I just took my first Ikebana class. It was a one-on-one class with a Japanese instructor on the Navy base. It was probably 40% English, 40% Japanese, and 20% nods and smiles and her grabbing the scissor and showing me how to cut flowers the correct way.
I loved it. It appealed to what I like best about Japan: tons of rules (in this case on how to arrange the flowers), and then suddenly no rules! (Just rip that leaf right off. Who needs it.)
The arrangement looked way better in the classroom, this photo is a recreation I just did at home. And for the record, the instructor didn’t like the small flowers at all. She said they were western, and the arrangement was more Japanese without them. But she gave me a big bunch to take home and I was going to try to recreate it exactly, without those little flowers, but they smell so good I used them ALL.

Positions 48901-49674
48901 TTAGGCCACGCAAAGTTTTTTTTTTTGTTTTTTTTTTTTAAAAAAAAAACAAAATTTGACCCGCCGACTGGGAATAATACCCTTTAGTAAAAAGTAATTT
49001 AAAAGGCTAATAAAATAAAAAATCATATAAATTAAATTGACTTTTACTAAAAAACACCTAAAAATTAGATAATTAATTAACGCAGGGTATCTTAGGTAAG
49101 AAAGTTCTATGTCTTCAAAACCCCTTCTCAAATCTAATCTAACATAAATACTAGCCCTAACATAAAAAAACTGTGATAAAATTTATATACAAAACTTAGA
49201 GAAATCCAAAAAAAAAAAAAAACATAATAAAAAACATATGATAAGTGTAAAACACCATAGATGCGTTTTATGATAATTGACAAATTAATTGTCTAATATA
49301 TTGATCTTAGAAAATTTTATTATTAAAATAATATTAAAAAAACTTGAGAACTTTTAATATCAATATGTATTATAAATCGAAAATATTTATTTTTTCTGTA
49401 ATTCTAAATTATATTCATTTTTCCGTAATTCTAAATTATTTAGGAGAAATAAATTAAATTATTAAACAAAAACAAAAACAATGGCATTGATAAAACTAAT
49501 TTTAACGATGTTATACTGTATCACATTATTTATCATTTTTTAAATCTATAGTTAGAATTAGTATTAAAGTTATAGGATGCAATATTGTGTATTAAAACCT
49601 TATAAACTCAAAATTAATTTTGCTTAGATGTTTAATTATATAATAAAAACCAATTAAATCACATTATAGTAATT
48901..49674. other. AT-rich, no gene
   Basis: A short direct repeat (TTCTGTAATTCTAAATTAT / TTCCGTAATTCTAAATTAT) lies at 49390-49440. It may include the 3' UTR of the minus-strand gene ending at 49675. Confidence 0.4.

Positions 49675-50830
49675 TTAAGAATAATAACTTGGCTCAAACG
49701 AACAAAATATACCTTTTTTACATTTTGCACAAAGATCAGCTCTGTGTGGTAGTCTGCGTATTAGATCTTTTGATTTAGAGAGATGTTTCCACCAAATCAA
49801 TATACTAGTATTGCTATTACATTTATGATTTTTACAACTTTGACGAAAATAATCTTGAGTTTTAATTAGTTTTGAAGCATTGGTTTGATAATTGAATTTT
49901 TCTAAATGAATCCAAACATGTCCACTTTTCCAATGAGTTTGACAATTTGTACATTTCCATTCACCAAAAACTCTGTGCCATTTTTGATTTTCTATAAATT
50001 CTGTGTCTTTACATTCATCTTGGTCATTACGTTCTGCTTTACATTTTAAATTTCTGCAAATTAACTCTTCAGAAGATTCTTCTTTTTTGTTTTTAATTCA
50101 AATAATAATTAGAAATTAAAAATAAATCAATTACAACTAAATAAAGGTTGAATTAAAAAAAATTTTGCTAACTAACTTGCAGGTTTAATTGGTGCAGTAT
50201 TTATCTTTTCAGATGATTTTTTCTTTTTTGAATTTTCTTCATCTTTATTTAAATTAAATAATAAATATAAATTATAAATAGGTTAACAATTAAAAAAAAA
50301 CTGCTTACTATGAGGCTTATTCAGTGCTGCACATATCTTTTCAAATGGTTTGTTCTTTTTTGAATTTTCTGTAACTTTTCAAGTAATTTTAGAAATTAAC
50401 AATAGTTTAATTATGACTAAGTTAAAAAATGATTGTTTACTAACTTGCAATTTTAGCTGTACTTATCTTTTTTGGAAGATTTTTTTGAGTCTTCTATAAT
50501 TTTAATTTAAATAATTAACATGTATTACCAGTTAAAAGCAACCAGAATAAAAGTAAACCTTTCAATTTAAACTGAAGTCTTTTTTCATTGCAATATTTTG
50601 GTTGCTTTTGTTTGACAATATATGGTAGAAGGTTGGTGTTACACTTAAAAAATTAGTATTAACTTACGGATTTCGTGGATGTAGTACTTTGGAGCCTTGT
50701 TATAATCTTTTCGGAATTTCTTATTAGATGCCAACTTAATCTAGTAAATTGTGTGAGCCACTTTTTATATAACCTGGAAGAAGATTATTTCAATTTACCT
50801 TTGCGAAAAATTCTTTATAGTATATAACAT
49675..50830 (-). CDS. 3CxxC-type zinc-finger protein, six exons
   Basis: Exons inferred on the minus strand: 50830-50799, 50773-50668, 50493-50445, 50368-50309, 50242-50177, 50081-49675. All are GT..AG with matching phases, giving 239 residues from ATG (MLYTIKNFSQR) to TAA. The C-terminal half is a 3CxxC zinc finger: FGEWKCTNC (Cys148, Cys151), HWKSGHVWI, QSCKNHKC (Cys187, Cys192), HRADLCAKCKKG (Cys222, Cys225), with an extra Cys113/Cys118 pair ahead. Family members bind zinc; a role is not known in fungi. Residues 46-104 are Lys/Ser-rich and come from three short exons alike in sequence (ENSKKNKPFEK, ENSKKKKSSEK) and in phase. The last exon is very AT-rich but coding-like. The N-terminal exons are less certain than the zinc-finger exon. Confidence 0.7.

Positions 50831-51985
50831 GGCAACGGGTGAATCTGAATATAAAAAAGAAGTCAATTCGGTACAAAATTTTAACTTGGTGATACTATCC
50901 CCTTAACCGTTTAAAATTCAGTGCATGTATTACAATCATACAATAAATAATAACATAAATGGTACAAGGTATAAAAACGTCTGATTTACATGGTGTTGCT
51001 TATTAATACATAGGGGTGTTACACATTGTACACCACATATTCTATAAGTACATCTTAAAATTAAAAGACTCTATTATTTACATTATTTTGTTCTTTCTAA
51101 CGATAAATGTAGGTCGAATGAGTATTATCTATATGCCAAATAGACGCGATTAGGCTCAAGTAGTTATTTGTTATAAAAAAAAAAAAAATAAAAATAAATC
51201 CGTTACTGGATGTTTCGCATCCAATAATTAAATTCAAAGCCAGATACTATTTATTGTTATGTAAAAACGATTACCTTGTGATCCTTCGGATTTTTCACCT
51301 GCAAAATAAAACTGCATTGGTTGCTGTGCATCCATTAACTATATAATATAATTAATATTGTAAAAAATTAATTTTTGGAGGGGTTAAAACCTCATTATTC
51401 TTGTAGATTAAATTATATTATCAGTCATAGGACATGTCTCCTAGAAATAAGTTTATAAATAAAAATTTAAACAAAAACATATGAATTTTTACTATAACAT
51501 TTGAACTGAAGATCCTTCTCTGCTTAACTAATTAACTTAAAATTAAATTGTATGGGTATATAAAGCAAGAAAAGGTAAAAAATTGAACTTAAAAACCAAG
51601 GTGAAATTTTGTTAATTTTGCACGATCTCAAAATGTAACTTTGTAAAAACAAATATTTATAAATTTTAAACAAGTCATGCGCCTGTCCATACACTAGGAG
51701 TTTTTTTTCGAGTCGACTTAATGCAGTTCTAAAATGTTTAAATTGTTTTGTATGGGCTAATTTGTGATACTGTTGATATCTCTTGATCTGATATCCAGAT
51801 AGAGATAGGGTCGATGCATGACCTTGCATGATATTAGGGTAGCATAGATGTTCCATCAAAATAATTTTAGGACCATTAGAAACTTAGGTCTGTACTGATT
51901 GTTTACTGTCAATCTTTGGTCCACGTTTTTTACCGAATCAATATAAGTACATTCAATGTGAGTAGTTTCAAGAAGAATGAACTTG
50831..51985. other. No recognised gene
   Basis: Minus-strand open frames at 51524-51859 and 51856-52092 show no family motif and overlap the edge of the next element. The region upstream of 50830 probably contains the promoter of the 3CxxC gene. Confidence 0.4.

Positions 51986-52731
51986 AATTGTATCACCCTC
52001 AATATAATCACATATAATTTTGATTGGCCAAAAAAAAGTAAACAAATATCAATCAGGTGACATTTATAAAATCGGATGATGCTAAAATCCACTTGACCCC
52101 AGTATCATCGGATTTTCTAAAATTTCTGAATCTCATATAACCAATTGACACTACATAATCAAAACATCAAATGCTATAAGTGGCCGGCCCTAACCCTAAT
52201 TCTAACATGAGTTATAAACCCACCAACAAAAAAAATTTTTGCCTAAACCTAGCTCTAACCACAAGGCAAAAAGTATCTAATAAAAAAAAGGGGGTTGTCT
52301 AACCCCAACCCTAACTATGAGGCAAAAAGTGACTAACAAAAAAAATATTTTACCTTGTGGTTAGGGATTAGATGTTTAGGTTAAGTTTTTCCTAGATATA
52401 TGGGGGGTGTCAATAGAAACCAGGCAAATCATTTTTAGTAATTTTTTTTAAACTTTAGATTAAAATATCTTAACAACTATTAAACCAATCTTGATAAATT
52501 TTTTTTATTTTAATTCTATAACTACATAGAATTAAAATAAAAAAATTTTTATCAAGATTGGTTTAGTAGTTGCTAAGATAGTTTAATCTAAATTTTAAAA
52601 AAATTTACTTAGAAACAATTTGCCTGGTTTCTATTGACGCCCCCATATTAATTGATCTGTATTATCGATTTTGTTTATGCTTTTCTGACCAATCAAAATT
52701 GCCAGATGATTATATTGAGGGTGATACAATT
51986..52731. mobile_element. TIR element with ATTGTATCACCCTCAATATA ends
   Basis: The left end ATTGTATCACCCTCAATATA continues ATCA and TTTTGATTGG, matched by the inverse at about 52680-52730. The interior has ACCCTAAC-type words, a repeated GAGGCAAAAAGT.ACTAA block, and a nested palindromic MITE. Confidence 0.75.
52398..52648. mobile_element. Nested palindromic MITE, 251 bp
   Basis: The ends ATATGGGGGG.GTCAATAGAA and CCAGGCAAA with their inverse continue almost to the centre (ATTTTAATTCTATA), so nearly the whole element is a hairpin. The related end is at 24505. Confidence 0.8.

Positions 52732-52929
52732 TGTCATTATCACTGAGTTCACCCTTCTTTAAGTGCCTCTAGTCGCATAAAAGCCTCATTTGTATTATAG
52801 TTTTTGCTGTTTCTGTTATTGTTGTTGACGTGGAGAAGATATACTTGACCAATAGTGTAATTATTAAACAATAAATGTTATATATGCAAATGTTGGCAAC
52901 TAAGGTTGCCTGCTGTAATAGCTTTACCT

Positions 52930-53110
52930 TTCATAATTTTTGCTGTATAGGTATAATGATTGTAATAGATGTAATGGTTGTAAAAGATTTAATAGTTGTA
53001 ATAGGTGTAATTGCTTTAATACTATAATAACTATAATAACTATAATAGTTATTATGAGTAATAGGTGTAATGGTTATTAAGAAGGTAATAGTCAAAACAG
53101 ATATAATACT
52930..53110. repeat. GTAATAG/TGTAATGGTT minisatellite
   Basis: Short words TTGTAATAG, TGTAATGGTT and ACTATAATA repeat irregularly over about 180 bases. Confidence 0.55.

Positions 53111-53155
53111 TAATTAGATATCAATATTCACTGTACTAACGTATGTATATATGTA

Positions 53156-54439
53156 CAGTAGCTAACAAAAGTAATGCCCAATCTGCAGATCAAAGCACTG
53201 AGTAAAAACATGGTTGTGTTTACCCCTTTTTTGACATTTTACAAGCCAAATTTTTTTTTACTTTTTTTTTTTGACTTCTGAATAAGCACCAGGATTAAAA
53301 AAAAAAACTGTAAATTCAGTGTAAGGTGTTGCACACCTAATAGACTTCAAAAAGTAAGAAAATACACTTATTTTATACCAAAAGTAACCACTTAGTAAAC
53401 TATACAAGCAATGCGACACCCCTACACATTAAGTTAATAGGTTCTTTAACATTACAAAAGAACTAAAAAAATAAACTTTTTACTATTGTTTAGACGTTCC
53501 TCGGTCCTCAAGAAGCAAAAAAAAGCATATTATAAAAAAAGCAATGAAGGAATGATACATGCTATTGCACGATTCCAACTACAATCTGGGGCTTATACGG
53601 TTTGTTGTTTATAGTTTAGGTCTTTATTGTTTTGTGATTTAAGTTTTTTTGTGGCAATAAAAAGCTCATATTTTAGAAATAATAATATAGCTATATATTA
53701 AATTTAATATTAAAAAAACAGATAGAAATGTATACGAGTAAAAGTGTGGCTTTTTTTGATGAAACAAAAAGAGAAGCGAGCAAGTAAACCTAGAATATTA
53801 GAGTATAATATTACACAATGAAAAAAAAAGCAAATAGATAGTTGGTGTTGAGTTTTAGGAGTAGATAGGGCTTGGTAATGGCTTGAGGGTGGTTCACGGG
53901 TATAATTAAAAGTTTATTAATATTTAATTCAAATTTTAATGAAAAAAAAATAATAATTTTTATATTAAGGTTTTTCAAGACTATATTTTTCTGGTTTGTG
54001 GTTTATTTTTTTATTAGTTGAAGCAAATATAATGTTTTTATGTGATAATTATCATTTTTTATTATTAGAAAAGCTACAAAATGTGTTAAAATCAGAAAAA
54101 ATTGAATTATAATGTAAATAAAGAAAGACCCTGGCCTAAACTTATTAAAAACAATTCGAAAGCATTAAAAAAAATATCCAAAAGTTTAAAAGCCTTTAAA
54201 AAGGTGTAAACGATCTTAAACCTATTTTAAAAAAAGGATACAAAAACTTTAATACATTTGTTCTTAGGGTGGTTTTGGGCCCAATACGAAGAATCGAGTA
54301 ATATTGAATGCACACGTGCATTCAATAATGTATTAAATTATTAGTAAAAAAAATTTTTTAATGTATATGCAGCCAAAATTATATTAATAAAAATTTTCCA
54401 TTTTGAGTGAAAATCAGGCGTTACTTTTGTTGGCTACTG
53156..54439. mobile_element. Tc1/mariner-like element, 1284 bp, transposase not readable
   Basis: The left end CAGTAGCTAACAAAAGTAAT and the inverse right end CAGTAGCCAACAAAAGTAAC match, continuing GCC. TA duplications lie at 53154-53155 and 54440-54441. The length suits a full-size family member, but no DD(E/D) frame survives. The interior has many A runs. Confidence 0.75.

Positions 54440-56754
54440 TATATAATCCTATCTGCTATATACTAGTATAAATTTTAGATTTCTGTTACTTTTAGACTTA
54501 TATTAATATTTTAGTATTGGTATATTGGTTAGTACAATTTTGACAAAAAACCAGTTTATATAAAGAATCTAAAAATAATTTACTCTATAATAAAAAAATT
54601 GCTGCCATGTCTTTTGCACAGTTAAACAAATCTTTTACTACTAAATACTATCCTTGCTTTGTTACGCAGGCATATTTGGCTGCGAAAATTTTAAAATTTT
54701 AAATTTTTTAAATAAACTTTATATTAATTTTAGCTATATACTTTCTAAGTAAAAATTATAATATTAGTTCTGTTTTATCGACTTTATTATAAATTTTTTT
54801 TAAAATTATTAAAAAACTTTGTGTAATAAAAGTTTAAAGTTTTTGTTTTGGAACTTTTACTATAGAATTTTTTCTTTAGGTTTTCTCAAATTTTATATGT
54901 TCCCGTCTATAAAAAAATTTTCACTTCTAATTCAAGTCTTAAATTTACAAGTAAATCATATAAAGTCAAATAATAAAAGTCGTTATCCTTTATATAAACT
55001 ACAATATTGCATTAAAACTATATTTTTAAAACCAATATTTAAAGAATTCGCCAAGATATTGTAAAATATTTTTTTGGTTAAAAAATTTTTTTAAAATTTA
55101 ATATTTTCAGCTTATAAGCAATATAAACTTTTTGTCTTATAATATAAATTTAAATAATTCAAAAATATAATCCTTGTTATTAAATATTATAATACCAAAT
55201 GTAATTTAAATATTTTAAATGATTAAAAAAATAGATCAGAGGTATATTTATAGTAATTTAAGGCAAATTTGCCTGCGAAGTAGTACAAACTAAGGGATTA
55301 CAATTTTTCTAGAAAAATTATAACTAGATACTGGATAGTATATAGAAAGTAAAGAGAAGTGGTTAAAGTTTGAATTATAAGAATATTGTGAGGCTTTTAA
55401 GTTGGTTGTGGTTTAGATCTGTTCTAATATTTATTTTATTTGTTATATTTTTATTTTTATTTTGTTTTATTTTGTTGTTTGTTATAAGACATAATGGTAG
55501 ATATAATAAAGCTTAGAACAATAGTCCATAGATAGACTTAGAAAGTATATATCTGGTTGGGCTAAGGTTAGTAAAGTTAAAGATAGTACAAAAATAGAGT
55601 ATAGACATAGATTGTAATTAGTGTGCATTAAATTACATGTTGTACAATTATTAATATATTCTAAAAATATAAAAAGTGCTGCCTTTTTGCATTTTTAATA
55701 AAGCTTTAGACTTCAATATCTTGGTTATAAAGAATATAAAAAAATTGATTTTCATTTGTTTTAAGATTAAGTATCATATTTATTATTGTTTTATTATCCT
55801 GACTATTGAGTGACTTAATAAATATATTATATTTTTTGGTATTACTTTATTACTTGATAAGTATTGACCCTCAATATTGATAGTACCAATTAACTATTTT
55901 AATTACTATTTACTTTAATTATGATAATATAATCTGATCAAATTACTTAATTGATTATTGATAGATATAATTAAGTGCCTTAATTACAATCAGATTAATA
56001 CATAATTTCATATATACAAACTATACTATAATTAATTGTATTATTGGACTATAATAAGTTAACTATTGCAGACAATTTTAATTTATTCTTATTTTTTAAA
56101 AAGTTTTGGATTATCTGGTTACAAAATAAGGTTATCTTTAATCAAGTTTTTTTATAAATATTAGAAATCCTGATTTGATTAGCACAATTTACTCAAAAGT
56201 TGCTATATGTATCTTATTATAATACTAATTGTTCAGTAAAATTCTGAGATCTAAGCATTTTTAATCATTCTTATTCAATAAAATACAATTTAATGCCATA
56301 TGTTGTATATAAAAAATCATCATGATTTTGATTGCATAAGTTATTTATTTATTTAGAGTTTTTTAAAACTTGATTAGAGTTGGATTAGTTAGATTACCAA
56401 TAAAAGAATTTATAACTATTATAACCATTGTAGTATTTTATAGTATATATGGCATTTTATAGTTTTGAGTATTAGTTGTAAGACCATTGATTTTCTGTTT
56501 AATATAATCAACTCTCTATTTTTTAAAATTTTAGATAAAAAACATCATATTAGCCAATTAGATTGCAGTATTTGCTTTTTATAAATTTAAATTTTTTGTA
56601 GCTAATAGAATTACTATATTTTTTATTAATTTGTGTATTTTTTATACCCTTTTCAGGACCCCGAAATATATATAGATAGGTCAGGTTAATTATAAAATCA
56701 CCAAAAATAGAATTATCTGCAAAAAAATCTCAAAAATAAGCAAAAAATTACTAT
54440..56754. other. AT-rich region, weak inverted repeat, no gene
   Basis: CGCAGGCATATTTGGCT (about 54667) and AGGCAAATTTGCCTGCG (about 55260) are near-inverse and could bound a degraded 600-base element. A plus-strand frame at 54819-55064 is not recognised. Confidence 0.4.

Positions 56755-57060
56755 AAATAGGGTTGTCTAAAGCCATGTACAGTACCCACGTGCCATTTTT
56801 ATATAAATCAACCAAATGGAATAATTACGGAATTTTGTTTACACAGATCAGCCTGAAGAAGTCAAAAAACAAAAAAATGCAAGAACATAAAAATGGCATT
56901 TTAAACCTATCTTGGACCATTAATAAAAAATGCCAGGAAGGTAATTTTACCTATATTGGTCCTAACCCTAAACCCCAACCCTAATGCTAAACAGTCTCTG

I just took my first Ikebana class. It was a one-on-one class with a Japanese instructor on the Navy base. It was probably 40% English, 40% Japanese, and 20% nods and smiles and her grabbing the scissor and showing me how to cut flowers the correct way.

I loved it. It appealed to what I like best about Japan: tons of rules (in this case on how to arrange the flowers), and then suddenly no rules! (Just rip that leaf right off. Who needs it.)

The arrangement looked way better in the classroom, this photo is a recreation I just did at home. And for the record, the instructor didn’t like the small flowers at all. She said they were western, and the arrangement was more Japanese without them. But she gave me a big bunch to take home and I was going to try to recreate it exactly, without those little flowers, but they smell so good I used them ALL.

photo
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